Developing their own design language has been a key principle for the designers. They collectively say: “Whether it is an object or a space, we always have the same approach. We like to use many different materials, and certainly do not believe in the law of ‘maximum three materials per object’.” Moussallem and Raffoul mix different materials to create a conjunctive force, with thought-provoking details. The energy of the space or the product is the constant in their work, which they label as a “nostalgic future”. “To sum it up, we think that the DNA of our work is the energy and feeling it shares, and not really a specific detail or material,” says Raffoul.
Diving deeper into the essence of their practice, Raffoul and Moussallem have explored other dimensions of their belief by asking such questions as “how do two people share the same identity?” To respond to inquisitive questions arising out of their nascent practice’s beliefs, the two embarked on an exploratory journey. “We went to Portugal’s Vista Alegre porcelain factory, which is located between Porto and Lisbon, in the middle of nowhere,” shares Moussallem. “We stayed there for three months designing porcelain and the time spent there helped us discover our identity, and that was the start of our studio. We started to create something from nothing using the ‘seconda’ pieces, which are essentially items that did not pass the quality test. We started fusing different shapes to create sculptures. This was our first big international collaboration.”
The process has not only answered their questions, but also broadened their outlook. “It led us to believe that intensive research around the language is important,” says Raffoul. “Deconstructing the existing and making it our own is what inspires us.”
Other sources of inspiration include the French electronic band Daft Punk, whose cult music album, Random Access Memories, remains a favourite of the designers. “The musician duo use the theme of time in their work — both past and future,” says Raffoul. While the combination of time and space quanta seems to appeal to the designers, they believe that it’s not just one element that inspires and connects them.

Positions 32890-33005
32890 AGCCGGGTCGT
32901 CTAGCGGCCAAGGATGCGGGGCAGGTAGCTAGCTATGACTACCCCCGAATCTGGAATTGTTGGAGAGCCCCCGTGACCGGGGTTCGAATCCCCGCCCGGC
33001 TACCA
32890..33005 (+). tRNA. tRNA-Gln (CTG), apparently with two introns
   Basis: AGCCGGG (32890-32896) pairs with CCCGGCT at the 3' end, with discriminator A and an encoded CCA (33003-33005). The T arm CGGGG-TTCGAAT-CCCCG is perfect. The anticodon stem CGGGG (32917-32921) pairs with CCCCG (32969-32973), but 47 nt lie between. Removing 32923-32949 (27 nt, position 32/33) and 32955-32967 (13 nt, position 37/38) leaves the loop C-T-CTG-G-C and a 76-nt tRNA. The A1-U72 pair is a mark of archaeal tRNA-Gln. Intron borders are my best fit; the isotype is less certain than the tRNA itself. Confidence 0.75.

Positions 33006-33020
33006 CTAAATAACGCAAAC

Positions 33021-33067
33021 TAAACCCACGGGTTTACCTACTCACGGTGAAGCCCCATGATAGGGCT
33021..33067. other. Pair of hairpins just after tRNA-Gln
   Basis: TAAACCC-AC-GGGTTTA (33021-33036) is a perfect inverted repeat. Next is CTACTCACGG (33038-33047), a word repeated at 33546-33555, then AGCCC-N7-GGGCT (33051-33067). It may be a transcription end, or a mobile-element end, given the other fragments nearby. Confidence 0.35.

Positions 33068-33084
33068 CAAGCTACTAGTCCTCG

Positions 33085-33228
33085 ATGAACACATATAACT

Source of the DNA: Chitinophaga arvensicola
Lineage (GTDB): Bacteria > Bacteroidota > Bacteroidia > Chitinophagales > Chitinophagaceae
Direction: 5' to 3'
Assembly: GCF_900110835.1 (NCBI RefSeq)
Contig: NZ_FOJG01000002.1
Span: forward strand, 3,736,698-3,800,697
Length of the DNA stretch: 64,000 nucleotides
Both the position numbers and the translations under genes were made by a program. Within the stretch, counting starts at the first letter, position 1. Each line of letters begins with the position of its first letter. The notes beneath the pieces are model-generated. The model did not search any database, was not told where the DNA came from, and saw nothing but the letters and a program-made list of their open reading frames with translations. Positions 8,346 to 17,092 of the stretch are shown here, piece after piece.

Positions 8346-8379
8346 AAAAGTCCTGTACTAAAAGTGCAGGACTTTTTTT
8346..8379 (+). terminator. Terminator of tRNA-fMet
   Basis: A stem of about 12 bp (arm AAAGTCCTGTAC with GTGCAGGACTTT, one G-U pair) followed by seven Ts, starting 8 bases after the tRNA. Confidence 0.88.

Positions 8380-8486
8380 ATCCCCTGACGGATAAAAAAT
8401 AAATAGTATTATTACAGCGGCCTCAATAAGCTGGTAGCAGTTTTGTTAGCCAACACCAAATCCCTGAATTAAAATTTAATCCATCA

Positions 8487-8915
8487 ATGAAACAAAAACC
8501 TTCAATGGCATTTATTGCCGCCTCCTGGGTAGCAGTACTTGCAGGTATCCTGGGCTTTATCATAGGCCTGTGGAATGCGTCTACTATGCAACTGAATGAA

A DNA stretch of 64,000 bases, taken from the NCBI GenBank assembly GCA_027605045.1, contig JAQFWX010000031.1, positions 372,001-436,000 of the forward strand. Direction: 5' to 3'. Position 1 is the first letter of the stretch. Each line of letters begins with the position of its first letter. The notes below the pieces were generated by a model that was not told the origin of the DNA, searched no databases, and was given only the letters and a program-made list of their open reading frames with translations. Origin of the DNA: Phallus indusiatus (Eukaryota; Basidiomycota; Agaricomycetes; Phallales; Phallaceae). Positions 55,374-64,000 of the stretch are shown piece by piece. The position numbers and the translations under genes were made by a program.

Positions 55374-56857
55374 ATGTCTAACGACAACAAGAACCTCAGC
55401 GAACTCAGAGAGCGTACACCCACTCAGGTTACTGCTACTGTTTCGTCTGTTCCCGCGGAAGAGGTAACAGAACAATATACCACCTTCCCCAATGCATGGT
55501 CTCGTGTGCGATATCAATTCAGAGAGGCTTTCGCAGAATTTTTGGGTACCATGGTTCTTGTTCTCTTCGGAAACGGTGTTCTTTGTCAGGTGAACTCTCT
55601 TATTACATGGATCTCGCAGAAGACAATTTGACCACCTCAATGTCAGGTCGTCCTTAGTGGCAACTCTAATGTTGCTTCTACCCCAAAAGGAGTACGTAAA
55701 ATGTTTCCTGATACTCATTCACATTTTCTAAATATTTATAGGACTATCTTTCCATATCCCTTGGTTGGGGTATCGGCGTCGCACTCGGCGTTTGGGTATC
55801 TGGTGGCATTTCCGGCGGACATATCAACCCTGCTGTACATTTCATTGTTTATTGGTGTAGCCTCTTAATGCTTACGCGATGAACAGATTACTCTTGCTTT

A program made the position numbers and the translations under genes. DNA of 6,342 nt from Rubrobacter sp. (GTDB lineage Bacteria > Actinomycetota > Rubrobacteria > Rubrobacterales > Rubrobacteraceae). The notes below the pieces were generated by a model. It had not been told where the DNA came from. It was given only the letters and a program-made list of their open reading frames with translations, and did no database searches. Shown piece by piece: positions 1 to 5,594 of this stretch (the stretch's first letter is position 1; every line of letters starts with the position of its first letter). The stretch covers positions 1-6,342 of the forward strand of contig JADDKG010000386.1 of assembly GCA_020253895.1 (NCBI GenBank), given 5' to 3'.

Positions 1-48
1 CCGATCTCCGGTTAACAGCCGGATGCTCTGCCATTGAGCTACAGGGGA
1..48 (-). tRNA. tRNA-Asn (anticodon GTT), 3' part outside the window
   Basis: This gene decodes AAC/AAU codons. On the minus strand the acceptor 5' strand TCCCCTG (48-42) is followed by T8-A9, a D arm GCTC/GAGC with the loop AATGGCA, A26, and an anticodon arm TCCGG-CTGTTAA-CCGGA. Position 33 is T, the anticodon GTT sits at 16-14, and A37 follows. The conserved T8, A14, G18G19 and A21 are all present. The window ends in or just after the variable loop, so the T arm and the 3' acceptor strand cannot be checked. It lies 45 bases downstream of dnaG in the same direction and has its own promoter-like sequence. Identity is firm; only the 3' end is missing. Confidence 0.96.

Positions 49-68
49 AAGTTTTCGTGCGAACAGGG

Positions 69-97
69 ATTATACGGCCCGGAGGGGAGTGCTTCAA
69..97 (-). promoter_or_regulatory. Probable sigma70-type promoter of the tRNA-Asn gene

For instance, geometry is another aspect which influences their work. In their F&B project, a restaurant in Beirut called Kaleo, they wanted to create a whole new experience. “We have accentuated the geometry inspired by Byblos, while the same leitmotif continues throughout the property,” says Moussallem.
It was during one of the moments of self-discovery that the designer duo was commissioned by the celebrated Nilufar Gallery in Milan, known for its prized vintage collection featuring classic furniture pieces as Gio Ponti, Franco Albini and other known names. Moussallem says: “We contacted the owner of the gallery, Nina Yashar (known for her keen eye for collectible design), who was organising an exhibition in Beirut. After sharing our contact details, she requested to see our portfolio which was limited back then. She asked us to create a whole series of chairs in two weeks. This is how the collection Dualita came about. It doesn’t follow any specific era.”
The commission from Yashar was followed by a collaboration with Italian safemaker, Agresti for a design exhibition in Milan. The Florentine firm asked the duo to reimagine the traditional safe as an object, and not simply a box where you keep your valuables locked. “It has pockets, where you can keep things such as your diary, glasses, pen and keys. We wanted to create something that’s not hidden, but contributes to daily function,” says Raffoul.